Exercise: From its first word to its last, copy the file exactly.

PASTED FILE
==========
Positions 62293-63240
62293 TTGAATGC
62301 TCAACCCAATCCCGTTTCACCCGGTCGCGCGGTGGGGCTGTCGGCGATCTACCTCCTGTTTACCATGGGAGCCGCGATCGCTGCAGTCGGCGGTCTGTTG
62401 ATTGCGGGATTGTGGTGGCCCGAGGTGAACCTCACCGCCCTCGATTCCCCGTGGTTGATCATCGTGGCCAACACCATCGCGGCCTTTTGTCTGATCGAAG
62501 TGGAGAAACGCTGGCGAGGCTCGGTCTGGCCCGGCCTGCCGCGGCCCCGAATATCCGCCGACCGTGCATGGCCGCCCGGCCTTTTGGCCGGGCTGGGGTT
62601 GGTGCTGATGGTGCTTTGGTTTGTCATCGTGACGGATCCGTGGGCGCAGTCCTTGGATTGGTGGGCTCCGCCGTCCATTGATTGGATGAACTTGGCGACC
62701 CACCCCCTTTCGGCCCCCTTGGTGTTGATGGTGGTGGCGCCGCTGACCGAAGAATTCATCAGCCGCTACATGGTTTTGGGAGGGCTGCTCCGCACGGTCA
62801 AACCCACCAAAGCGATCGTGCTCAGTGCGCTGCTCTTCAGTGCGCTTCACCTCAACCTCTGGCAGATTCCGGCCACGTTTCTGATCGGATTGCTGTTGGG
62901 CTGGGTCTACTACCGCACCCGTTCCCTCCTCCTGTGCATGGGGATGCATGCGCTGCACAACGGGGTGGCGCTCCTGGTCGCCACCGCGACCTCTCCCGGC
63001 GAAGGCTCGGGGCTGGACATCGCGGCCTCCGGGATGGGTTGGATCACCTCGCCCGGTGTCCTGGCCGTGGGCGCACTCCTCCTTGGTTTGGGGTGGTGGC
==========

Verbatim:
Positions 62293-63240
62293 TTGAATGC
62301 TCAACCCAATCCCGTTTCACCCGGTCGCGCGGTGGGGCTGTCGGCGATCTACCTCCTGTTTACCATGGGAGCCGCGATCGCTGCAGTCGGCGGTCTGTTG
62401 ATTGCGGGATTGTGGTGGCCCGAGGTGAACCTCACCGCCCTCGATTCCCCGTGGTTGATCATCGTGGCCAACACCATCGCGGCCTTTTGTCTGATCGAAG
62501 TGGAGAAACGCTGGCGAGGCTCGGTCTGGCCCGGCCTGCCGCGGCCCCGAATATCCGCCGACCGTGCATGGCCGCCCGGCCTTTTGGCCGGGCTGGGGTT
62601 GGTGCTGATGGTGCTTTGGTTTGTCATCGTGACGGATCCGTGGGCGCAGTCCTTGGATTGGTGGGCTCCGCCGTCCATTGATTGGATGAACTTGGCGACC
62701 CACCCCCTTTCGGCCCCCTTGGTGTTGATGGTGGTGGCGCCGCTGACCGAAGAATTCATCAGCCGCTACATGGTTTTGGGAGGGCTGCTCCGCACGGTCA
62801 AACCCACCAAAGCGATCGTGCTCAGTGCGCTGCTCTTCAGTGCGCTTCACCTCAACCTCTGGCAGATTCCGGCCACGTTTCTGATCGGATTGCTGTTGGG
62901 CTGGGTCTACTACCGCACCCGTTCCCTCCTCCTGTGCATGGGGATGCATGCGCTGCACAACGGGGTGGCGCTCCTGGTCGCCACCGCGACCTCTCCCGGC
63001 GAAGGCTCGGGGCTGGACATCGCGGCCTCCGGGATGGGTTGGATCACCTCGCCCGGTGTCCTGGCCGTGGGCGCACTCCTCCTTGGTTTGGGGTGGTGGC